Wednesday, 17 November 2010

First Look: Integral Designs Hot Socks

I've been trying a few different solutions to keeping my feet warm in camp these past two winters. I started with just wearing thicker socks (not warm enough), then two pairs of socks (restricted blood flow which lead to cold feet), fleece slippers (not warm enough), followed by Needle Sports's Pertex & pile over-socks (good at drying damp socks but terrible long, narrow fit), over-engineered synthetic filled arctic camp boots (far too heavy) and simple pile hunter's socks (again good at drying damp socks but lack insulation). So the search was on for something more suitable.

I first read about Integral Designs Hot Socks on Backpacking Light's genuinely brilliant three part guide to Lightweight Footwear Systems for Snow Travel. If you haven't read these articles then I strongly suggest you make time to sit down with a cuppa and give them a peruse. A subscription is required but these are the kind of articles I pay my BPL subscription for. In-depth and well researched. Part 1 deals with Principles and Techniques for Keeping Feet Dry and Warm. Then Part 2 looks at the Components of a Lightweight Footwear System and finally Part 3 shows various Model Lightweight Footwear Systems for Snow Hiking, Snowshoeing and Snow Camping. More recently Phil shared his thoughts on lightweight winter footwear here.

Design and construction:

The Hot Socks are constructed from a Pertex shell for water resistance and breathability. They have a Cordura sole for abrasion resistance and a stretchy fleece panel running down the back that makes putting them on and off a breeze. There is a soft fleece cuff and the lining is a nylon taffeta that glides easily over even the fuzziest old wool socks. Insulation is 4oz (113g) Primaloft Sport offering 1/2" or 12.7mm of loft.

Fit & weight:

Normally taking a 10.5UK size shoe and knowing I'll be wearing big fat wool socks in the depths of winter I went for the XL size and they fit great. One point I'll make here is that anyone over maybe size 12UK might find them a bit tight so you might want to look elsewhere. They weigh 148g for the pair.


Even on winter trips I often only use two pairs of socks. When I get to camp I'll slip off the socks I've been wearing all day and put them in a pocket close to my body to dry out as best they can. Then I'll simply slip on the other pair of wool socks that I've been drying in my pocket all day and layer the Hot Socks over the top. The Pertex shell and Cordura sole should offer enough water resistance for short trips outside the tent but I'll probably carry a pair of 30g Tyvek industrial shoe covers just in case. Lets hope the Hot Socks help keep my tootsies warm this winter.


Thomas W. Gauperaa said...

They look really nice and toasty - Iook forward to hearing more about them. Love the last photo!

Btw, have you considered goosefeet down socks?

Anonymous said...

I've used them for a while and I really like them. They are very efficient at keeping your feet warm in your tent. They are not great for walking around in but a pair of Tyvek protectors are a good idea.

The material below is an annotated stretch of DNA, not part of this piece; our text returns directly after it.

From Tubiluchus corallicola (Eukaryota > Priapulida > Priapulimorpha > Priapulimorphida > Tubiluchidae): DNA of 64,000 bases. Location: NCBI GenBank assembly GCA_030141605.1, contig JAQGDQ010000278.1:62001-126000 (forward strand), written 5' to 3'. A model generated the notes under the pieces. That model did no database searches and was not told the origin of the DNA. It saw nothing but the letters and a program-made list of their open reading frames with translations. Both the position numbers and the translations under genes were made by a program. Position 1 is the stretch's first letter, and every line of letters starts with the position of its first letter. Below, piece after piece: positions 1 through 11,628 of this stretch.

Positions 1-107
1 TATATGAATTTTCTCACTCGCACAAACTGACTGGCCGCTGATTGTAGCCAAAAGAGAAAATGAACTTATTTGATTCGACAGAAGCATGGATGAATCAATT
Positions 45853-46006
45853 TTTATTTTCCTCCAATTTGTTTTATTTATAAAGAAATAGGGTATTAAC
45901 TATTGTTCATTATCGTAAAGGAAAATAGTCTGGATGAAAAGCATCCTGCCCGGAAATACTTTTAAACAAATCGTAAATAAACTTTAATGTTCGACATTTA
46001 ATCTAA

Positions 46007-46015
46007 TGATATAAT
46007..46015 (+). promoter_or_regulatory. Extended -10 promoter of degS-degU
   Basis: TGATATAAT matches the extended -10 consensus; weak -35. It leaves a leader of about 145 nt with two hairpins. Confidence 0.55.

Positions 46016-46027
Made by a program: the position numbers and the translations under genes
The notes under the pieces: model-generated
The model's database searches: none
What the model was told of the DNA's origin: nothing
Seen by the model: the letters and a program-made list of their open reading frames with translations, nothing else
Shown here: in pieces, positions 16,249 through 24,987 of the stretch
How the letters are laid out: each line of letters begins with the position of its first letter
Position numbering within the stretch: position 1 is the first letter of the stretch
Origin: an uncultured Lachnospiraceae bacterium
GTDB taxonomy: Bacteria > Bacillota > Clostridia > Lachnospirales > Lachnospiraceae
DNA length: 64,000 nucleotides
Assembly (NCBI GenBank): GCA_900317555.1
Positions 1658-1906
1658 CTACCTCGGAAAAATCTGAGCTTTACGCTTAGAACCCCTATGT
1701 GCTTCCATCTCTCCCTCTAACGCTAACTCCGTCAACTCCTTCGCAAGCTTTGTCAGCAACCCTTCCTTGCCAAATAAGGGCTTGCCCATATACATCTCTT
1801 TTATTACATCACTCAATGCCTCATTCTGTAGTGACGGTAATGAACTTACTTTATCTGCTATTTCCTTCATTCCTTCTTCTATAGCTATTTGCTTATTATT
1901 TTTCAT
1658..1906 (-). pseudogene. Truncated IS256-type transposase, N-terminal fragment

Fraser said...

I have some of the Needle Sports booties you mention. I think you description of the fit is pretty accurate. I have had my eye on some PHD or Goosefeet boots, but haven't managed to pull the trigger just yet.

Joe Newton said...

Thomas - My bag is down, I like to have synthetic insulated clothes. It gives a good margin of error.

Robin - Good to hear they're working out for you. I'll have to put some silicone on the bottom of the Tyvek booties or I'll end up sliding all the way down the mountain again.

Fraser - The Needle Sports ones are great for 'shoulder season' use but the cut is awful as you know.

Nielsen Brown said...

My ID hotsocks (in Red) are my winter friend usually paired with a set of RBH VaprThrm Socks.

Joe Newton said...

Roger - hmmm, vapour barriers. I'm still on the fence with that sweaty hot potato. For every well respected opinion who rates them I find another that copes fine without.

Lightening up... said...

Last winter I found that warm camp footwear is really nice when it is cold and winter and all that stuff... For one week I draggeg a pair of Sorel boots in pulka with me. Nice, but insanely heavy for the use.

This winter I'll be testing down socks/booties. I am thinking about making an additional covers for them, even though they have waterproof shell fabric. I could also add thich CCF insole for the covers when standing and walking outside in the snow and then use the down socks by themself inside the tent. But I'll be testing theis system in Lapland in January and I'll estimate the need for boot covers.

My down socks are from Romanian Nahanny and they are really good. Weight for really roomy size 46 is 288g and they are warm! PHD stuff is also likely superb, but with a cost.

Nielsen Brown said...

Joe the RBH vprthrm is a little different to some of "silnylon like" vapor barriers that people suggest, I certainly don't find them sweaty and they have helped to reduce foot dampness in my quilt in the mornings.

Unknown said...

We used them in huts on the TMB (my chum called them brothel creepers which I found oddly, and repeatedly, amusing). The cordura base is surprisingly durable on hut floors and, in good weather, we even used them outside. They were nicely warm (not hugely but certainly enough) and relatively easy to walk in - slipping was not really that major an issue. The rip stop is good too as I cut mine but they held together.

As for VPL - Andrew Skurka primary argument, alongside moisture freezing of course, was knowing how much you were sweating meant you could regulate your hydration better - not with him on that one but the other arguments seem sensible. Odd thing is, I've never had a problem but I have yet to walk in worse than -10C (excluding windchill).